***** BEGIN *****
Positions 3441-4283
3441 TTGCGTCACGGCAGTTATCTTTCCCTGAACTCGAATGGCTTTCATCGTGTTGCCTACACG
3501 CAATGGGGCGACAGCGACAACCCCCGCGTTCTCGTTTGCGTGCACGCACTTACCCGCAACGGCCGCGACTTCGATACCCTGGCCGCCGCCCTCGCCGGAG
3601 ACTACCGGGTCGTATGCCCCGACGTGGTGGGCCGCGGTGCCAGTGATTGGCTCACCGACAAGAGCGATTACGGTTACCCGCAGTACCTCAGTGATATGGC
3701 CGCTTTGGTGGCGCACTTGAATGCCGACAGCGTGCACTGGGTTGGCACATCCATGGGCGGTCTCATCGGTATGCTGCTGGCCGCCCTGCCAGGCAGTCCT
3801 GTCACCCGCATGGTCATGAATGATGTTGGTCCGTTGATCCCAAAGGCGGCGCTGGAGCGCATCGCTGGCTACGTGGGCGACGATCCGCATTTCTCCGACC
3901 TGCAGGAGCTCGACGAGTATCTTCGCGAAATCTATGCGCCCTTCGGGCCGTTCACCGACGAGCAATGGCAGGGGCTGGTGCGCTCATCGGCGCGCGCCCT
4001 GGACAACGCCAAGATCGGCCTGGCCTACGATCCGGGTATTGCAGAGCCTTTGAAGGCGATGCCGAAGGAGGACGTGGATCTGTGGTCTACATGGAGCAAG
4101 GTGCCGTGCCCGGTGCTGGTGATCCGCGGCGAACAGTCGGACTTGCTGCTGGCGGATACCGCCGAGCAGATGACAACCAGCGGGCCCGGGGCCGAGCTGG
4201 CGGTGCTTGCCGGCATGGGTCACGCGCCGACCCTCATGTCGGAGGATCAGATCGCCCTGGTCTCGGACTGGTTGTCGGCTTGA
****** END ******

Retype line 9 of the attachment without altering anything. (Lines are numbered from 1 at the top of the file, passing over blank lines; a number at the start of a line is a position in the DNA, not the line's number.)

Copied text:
4101 GTGCCGTGCCCGGTGCTGGTGATCCGCGGCGAACAGTCGGACTTGCTGCTGGCGGATACCGCCGAGCAGATGACAACCAGCGGGCCCGGGGCCGAGCTGG